Touring frame

by lazyusername   December 14, 2013  

Morning

My touring frame unfortunately broke following last summers excursion, so I am currently thinking of building up a tourer as I can strip a cross bike for bits which has ceased to have a purpose.

What I'm thinking I would like is a quick tourer, not too upright and not excessively heavy although weight considerations are not massively important. Ideally a race(y) bike with rack mounts? At the moment I'm thinking of getting a touring frame in a size smaller than normal to give more of a drop between saddle and bars and keep out of the wind a bit more.

Has anyone done anything similar or have any advice/recommendations on touring frames in general. I'm hoping in time to LeJog on the bike prob the summer after next as this summer might be too early given the bike might not be built for a couple of months but will be doing a weeks touring somewhere this year which will be the regular duties for the bike.

I'd be grateful for any thoughts, considerations and advice, thanks

13 user comments

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You could use the cross bike as a tourer?

If it doesn't already have eyelets, any frame builder could add rack and guard mounts and a new set of forks could be swapped in to sort out the front. Put some marathon supremes on... et voila!

If it has to be a new frame then I cannot recommend titanium highly enough for mile-munching.

If you are genuinely looking for a tourer then the big drop from saddle to bar is a really really bad idea. Big miles on an occasional basis will make you hate that bike.
If as I suspect you are looking for a sportive style bike with the ability to carry a load, then depending on your budget there are lots of options.
An Audax frame such as the Ribble winter/Audax is a great budget solution. Further up the scale are titanium jobs from Sabbath and Enigma both of which have a range of frames available.

My eyes prefer Celeste, my bum prefers titanium.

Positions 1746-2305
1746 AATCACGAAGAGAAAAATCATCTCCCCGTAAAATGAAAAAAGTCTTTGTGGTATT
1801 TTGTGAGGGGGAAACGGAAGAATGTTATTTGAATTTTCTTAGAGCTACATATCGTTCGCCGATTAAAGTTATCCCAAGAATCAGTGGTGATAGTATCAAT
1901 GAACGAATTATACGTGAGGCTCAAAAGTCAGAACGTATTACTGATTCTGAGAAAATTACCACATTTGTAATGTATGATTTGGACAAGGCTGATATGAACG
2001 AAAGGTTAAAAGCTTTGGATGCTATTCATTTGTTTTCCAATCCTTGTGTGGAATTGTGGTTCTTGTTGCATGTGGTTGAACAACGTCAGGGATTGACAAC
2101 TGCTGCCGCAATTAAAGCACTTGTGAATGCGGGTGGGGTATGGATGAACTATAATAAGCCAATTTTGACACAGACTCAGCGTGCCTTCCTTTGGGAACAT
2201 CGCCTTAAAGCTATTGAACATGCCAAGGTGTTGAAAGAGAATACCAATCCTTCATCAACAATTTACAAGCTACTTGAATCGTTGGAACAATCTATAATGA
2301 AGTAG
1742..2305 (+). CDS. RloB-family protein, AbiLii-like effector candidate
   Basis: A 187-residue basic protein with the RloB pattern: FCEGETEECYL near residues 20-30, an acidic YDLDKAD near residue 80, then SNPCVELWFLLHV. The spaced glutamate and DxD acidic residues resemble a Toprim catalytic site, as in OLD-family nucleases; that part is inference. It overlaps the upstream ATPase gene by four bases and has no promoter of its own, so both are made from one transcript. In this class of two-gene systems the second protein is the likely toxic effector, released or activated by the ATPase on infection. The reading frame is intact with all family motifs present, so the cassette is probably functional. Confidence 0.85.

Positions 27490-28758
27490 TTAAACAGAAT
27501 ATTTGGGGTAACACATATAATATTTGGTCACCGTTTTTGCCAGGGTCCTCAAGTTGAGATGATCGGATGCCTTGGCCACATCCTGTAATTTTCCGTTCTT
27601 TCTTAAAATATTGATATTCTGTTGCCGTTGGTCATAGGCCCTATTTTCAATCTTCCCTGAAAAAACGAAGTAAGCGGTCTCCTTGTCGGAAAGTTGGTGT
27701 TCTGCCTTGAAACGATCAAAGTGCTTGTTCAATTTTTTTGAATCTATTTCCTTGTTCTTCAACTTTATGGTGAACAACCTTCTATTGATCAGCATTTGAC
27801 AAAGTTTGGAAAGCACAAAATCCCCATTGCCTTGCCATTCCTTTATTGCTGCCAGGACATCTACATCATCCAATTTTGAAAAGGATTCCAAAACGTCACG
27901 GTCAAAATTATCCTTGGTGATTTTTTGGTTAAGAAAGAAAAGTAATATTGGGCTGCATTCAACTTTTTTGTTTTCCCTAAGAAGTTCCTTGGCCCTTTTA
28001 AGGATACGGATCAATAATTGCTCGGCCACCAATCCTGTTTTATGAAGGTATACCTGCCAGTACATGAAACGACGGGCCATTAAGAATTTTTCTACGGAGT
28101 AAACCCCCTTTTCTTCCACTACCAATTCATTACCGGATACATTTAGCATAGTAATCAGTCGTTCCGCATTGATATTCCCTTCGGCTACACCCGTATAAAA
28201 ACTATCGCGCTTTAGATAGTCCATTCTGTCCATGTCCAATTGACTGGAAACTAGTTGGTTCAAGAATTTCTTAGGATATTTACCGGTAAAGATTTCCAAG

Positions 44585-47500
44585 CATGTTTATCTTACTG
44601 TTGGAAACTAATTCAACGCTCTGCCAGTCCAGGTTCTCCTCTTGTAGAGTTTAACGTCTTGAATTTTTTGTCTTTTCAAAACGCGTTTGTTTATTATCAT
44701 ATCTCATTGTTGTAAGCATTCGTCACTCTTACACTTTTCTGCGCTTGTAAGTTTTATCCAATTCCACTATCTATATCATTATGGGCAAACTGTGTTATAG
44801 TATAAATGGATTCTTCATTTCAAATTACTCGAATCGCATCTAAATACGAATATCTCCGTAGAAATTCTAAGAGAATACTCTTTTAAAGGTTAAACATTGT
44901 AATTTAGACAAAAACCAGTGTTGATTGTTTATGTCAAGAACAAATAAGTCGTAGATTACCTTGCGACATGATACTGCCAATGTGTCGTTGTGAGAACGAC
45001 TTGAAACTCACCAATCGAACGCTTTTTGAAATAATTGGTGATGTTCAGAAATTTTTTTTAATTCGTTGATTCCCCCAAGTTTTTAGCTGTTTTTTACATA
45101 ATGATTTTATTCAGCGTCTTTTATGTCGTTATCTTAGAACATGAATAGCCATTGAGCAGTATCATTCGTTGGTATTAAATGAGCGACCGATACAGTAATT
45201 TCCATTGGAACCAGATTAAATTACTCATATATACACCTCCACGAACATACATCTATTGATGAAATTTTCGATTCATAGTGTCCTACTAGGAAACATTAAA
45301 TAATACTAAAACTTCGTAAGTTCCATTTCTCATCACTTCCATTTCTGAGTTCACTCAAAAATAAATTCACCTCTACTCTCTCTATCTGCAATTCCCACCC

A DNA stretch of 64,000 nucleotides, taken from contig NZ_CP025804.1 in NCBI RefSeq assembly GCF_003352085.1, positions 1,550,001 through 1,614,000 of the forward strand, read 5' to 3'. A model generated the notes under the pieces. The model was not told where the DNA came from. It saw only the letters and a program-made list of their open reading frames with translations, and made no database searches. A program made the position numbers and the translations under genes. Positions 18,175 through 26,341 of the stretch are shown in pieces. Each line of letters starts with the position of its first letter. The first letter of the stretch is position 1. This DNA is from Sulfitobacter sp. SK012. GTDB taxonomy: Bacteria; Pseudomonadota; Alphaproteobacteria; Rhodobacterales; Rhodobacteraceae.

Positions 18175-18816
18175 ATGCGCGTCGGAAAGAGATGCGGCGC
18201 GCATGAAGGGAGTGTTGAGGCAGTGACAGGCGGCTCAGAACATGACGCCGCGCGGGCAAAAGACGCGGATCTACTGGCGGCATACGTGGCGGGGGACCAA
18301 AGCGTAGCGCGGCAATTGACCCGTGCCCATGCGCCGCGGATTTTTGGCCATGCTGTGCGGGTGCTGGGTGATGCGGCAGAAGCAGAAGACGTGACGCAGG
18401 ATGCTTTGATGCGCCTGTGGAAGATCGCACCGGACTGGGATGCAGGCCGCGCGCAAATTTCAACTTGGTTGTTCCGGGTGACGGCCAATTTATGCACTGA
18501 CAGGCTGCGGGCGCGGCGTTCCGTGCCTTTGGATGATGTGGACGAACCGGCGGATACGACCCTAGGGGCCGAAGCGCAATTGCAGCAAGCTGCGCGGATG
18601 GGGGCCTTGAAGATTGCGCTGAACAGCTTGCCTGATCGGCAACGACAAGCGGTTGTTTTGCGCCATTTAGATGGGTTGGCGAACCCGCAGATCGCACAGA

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posted by Jack Osbourne snr [304 posts]
14th December 2013 - 12:16

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Yeah that was part of the original the idea behind the cross bike when I built it up but it's alloy and transfers alot of road buzz to the rider it's pretty uncomfortable after 25-30 miles.

I do a fair amount of distance year round but not touring with luggage so something of a drop I think will be fine. I'm a 56 basically in a normal road bike so my thinking is to get a 55 for touring as plenty of touring frames do a 55 and then a 57, have done a little touring ona 57 and was too upright.

Yup am looking at Ti but not sure if I can afford Lynskey Viale looks tempting though

posted by lazyusername [140 posts]
14th December 2013 - 12:45

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Aha... Aluminium arse. I boxed a Bianchi because I couldn't solve the impending vibration white arse issue. That's why I now ride titanium or steel for longer distance purposes.

Sounds like you definitely want an Audax frame. I have a Zerofour Ti which I love, but sadly can't ever replace as the company ceased trading a couple of years ago.

If my Zed were to die tomorrow, I'd be looking at an Enigma Etape/Echo or Sabbath September. These are a grand + though.

The Spa Cycles Audax Ti is also worth considering at £850 for the frameset.

Even cheaper than this are the carbon Sportive 365 and steel Winter/Audax from Ribble.

My eyes prefer Celeste, my bum prefers titanium.

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posted by Jack Osbourne snr [304 posts]
14th December 2013 - 13:26

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I had a touring frame brake a few years ago,
I decided to get a bob Jackson made to measure custom frame made, ( by simpsons in Kentish town)

Had touring 531 but mountain bike tubbing back triangle for strength ( I'm 1.87 and 100k)

Have as many brazeons as you want.

Transferred parts from old bike

Best choice I made, very comfortable and strong.

posted by Cycleoptic [19 posts]
14th December 2013 - 14:09

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Sabbath September is truly fantastic. Fast and comfortable + with all the eyelets etc.

As mentioned, Spa Cycles Audax Ti is worth a look for the money.

@oddbydefault

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posted by oddbydefault [91 posts]
14th December 2013 - 16:05

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Last year I treated myself to a bike build as a retirement present and, like you, I wanted something comfortable with a sporting look. After a lot of thought I went for a Genesis Equilibrium steel frame, fitted with a carbon fork. It cost a very reasonable £425, with headset, although that may have inched up a bit since then.